Attorney General May Take Action on Area G Dump

Draft EPA Assessment Lowers Perchlorate Level in Drinking Water

* Attorney General Patricia Madrid said that she may pursue legal action against Los Alamos National Laboratory (or LANL) concerning the Area G hazardous and radioactive waste dump. Madrid made the announcement this week at a rally at the State Capitol Building. Madrid said that although she isnšt ready to make any decisions right now, if the New Mexico Environment Department (or NMED) issues an inadequate hazardous waste permit for LANL, she "will pursue legal avenues."

Twenty-seven political and environmental groups, including CCNS, who sent a letter to Environment Secretary Pete Maggiore last week calling for closure and cleanup of the dump participated in the rally. Area G began receiving hazardous and radioactive waste in 1957, but stopped receiving hazardous waste in 1985, although it still receives radioactive waste. Under the Resource Conversation and Recovery Act (or RCRA), LANL was required to clean the site upon closure. The groups contend that although Area G was never formally licensed under RCRA, between the years 1980 and 1985, it operated under interim RCRA status which requires LANL to present a closure plan to NMED for approval.

Madrid said that she would not make any decisions until NMED releases the latest RCRA permit for LANL. When asked if the Attorney General's office would be satisfied with anything less than the complete closure and cleanup of Area G, Lindsay Lovejoy, Assistant Attorney General, said that he would not discuss "hypotheticals."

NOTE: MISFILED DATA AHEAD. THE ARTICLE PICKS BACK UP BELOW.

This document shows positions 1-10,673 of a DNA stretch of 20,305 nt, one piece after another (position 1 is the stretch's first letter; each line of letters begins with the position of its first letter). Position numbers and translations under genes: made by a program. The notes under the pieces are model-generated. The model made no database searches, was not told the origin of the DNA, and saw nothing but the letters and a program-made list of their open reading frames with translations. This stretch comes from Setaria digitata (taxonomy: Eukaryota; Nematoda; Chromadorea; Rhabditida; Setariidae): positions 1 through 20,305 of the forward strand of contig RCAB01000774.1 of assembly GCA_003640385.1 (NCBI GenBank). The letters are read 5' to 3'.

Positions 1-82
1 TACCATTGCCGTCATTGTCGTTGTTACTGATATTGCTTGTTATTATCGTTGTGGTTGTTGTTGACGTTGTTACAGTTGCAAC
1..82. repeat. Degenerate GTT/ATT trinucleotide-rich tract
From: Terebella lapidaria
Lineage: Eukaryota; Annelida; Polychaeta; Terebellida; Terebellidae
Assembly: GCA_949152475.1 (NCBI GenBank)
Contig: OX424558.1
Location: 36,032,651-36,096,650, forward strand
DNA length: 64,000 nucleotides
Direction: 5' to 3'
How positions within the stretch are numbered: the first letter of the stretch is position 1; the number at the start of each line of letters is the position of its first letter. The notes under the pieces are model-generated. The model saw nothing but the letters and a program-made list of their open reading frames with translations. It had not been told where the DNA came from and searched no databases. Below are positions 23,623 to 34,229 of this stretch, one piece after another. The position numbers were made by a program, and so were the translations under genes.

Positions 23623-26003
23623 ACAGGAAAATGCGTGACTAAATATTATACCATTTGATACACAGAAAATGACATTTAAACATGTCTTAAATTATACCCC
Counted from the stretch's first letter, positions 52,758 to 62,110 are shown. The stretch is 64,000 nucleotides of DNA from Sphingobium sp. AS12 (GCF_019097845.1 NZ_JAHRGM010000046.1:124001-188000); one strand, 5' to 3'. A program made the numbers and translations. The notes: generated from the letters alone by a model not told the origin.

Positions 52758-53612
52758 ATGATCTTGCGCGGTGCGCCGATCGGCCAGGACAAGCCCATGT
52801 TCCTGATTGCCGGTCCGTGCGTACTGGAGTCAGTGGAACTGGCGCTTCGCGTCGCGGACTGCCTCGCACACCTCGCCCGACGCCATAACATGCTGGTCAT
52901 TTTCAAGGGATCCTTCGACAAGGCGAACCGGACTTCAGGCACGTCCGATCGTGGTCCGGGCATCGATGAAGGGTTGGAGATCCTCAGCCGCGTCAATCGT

At the rally, Secretary Maggiore said that he expects the details of the LANL permit soon, and would not discuss the future of the landfill until then.

* The Environmental Protection Agency (or EPA) released a draft risk assessment this week that would drastically lower the accepted level of perchlorate in drinking water. Currently, levels for perchlorate in drinking water are unregulated by the EPA, although in January 2001, EPA required that perchlorate be monitored in public water supplies serving more than 10,000 people. EPAšs draft assessment proposes a federal perchlorate standard of 1 part per billion over long periods of time for drinking water, which is far lower than the accepted 4 to 32 parts per billion used by state water agencies.

Perchloric acid is a non-radiological chemical that is used in high explosives, fireworks, and as rocket and jet fuel. It has been shown to cause thyroid dysfunction in adults and developmental disorders in children and fetuses. Bruce Macler, of the EPA in San Francisco said that recent findings of dangerous levels of perchlorate in drinking water are "worrisome from a health standpoint."

Perchlorate was first discovered in shallow groundwater in Mortandad Canyon in Los Alamos at levels of 80 to 220 parts per billion in March 2000, although LANL did not inform NMED of the contamination until Fall 2001. Recently perchlorate was also found at the springs on the bank of the Rio Grande near White Rock at 8.5 parts per billion.

EPA stressed that the draft risk assessment is conservative and will be subject to external peer review and public comment this spring.

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